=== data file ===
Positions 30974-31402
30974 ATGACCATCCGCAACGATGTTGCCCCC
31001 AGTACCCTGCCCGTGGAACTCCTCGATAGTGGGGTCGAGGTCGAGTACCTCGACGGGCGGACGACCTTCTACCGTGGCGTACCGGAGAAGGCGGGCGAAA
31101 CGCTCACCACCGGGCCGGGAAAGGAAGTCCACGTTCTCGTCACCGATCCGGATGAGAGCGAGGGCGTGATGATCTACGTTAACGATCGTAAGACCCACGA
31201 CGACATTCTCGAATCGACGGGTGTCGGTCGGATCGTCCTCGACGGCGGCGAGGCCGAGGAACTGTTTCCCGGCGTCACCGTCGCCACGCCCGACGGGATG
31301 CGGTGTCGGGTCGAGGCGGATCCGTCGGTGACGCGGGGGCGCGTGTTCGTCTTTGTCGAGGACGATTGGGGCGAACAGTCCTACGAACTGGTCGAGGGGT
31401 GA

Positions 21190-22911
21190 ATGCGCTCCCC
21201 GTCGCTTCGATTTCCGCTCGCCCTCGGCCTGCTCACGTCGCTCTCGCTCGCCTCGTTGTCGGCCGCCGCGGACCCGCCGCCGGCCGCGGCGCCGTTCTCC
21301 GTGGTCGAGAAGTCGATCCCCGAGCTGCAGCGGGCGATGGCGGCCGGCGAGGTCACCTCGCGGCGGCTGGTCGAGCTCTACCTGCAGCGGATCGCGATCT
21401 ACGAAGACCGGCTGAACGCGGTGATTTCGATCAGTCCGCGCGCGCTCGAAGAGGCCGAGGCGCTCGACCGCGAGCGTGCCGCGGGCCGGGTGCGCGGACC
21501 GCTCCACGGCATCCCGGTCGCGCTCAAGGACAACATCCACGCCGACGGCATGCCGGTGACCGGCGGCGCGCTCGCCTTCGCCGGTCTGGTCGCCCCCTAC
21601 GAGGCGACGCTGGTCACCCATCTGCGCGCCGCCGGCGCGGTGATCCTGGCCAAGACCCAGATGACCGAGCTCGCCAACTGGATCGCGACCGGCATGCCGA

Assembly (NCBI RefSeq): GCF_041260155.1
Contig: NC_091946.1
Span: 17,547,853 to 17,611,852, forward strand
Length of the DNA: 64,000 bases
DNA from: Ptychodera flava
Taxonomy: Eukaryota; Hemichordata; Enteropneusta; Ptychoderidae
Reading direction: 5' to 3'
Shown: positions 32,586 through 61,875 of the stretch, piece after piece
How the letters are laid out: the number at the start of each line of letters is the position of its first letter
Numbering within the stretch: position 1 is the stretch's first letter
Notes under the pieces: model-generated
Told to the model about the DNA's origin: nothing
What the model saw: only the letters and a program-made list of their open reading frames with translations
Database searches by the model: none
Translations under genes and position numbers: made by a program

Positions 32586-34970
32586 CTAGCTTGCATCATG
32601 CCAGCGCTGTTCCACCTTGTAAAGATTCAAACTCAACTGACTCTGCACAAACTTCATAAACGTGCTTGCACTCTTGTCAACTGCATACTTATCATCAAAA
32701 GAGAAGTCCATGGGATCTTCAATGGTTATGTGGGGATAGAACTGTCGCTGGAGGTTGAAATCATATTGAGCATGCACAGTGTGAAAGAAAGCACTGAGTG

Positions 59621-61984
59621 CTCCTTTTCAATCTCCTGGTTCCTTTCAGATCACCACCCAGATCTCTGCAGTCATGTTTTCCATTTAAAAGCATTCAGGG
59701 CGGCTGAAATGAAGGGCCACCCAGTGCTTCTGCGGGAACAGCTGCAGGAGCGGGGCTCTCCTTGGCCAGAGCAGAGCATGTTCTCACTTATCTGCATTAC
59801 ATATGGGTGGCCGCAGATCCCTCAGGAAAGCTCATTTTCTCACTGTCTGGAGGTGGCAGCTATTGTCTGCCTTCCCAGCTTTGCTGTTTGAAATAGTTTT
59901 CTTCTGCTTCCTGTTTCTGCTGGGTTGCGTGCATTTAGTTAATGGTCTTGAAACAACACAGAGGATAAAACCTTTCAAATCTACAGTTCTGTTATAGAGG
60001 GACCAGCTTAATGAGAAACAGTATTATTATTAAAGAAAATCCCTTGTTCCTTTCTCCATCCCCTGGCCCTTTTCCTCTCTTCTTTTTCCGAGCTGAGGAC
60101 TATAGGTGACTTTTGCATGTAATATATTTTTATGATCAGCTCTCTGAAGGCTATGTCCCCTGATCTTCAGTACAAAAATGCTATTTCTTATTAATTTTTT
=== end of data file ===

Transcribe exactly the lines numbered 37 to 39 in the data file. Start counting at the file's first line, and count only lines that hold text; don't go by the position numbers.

59801 ATATGGGTGGCCGCAGATCCCTCAGGAAAGCTCATTTTCTCACTGTCTGGAGGTGGCAGCTATTGTCTGCCTTCCCAGCTTTGCTGTTTGAAATAGTTTT
59901 CTTCTGCTTCCTGTTTCTGCTGGGTTGCGTGCATTTAGTTAATGGTCTTGAAACAACACAGAGGATAAAACCTTTCAAATCTACAGTTCTGTTATAGAGG
60001 GACCAGCTTAATGAGAAACAGTATTATTATTAAAGAAAATCCCTTGTTCCTTTCTCCATCCCCTGGCCCTTTTCCTCTCTTCTTTTTCCGAGCTGAGGAC